It’s been a banner few weeks for the High Museum of Art, which this week became one of 51 recipients of a Warhol Foundation Grant, was recently bequeathed 53 European works of art and given a gift of 114 wood-carved sculptures by self-taught artists.
The $75,000 Andy Warhol Foundation grant will provide exhibition support for Really Free! The Art of Nellie Mae Rowe, the first major exhibition of Rowe’s work in more than 20 years. It’s scheduled for fall 2021–winter 2022.
Really Free! will be the first show to contextualize Rowe’s radical practice within the context of Black feminism, the urbanization of Vinings and other social histories. It will feature some 60 works from the High collection.
The European artwork gift comes from Atlanta collectors Irene and Howard Stein and features 41 prints and posters, and 10 sculptures, by such artists as Edgar Degas, Paul Gauguin, Martin Desjardins and Henri Toulouse-Lautrec. It includes a Degas drawing and an oil painting by Jean-Baptiste Carpeaux, as well. The gift was pledged to the High in 2010.
The Steins were born and raised in Brooklyn, relocating to Atlanta in the early 1970s. They became High Museum members in 1976, and, in the past 30 years, have donated 20 other works to the museum and supported the acquisition of 11 others.
The wood-carved sculptures depict George and Martha Washington, Abraham Lincoln, a Union cavalry soldier, a Black Civil War soldier, the Red Baron’s airplane and much more, and come from Connecticut collectors Anne and Robert Levine.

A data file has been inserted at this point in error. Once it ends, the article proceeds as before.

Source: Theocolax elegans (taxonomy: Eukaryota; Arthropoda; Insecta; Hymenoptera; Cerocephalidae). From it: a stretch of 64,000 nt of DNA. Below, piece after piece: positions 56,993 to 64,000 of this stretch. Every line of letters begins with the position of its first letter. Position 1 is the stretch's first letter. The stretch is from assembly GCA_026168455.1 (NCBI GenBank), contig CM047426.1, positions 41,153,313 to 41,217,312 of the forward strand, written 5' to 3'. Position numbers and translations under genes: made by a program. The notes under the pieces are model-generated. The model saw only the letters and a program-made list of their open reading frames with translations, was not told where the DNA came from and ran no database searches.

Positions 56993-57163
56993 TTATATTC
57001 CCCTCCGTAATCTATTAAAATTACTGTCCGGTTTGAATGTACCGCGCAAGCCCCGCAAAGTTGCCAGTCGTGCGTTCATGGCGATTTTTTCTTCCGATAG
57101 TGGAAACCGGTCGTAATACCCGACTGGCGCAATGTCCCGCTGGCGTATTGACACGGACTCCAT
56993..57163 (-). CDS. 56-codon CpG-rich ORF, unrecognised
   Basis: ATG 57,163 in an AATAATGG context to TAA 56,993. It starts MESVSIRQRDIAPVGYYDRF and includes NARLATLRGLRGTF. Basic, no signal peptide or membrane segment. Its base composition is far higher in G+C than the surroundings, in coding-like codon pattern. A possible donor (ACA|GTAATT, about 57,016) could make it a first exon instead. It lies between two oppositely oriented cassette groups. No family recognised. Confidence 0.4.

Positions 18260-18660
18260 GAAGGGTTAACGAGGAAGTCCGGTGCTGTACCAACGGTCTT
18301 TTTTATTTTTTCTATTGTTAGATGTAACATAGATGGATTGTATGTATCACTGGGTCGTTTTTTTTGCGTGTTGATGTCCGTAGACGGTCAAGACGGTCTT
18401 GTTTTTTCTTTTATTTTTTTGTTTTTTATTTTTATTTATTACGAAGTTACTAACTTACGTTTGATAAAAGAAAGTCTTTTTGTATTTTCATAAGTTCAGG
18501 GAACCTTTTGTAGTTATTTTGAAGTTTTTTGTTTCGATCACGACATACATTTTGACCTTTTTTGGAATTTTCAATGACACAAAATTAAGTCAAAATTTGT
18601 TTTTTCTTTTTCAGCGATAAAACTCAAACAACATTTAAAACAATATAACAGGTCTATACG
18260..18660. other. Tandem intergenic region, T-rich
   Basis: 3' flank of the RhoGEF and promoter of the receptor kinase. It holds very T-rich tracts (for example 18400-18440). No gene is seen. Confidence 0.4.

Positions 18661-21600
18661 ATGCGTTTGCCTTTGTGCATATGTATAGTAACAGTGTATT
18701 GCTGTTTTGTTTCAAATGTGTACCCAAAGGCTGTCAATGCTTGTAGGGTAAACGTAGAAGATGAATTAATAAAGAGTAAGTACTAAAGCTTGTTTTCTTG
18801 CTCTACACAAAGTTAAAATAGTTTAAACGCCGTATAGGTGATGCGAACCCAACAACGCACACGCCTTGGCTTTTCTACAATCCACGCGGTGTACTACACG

“We started our marriage looking for something to collect together,” the Levines said in a statement, “and our love of American history melded with the craft of wood carving. Traveling all over the country, we searched for objects that have an energy and unique vitality.”
Most of the artists represented in the gift are unidentified, but the Levines amassed numerous works by such known artists as Vestor Lowe of Tennessee and Joe Hrovat, whose carvings of presidents Franklin D. Roosevelt and Lyndon B. Johnson are among more than two-dozen representations of U.S. presidents in the gift. Other works, such as a Hellor K. Rissanin carving of President Dwight D. Eisenhower (circa 1950) and violin maker Moise Potvin’s meticulously carved diorama of FDR and his historic 1933 cabinet, showcase realism and formal excellence.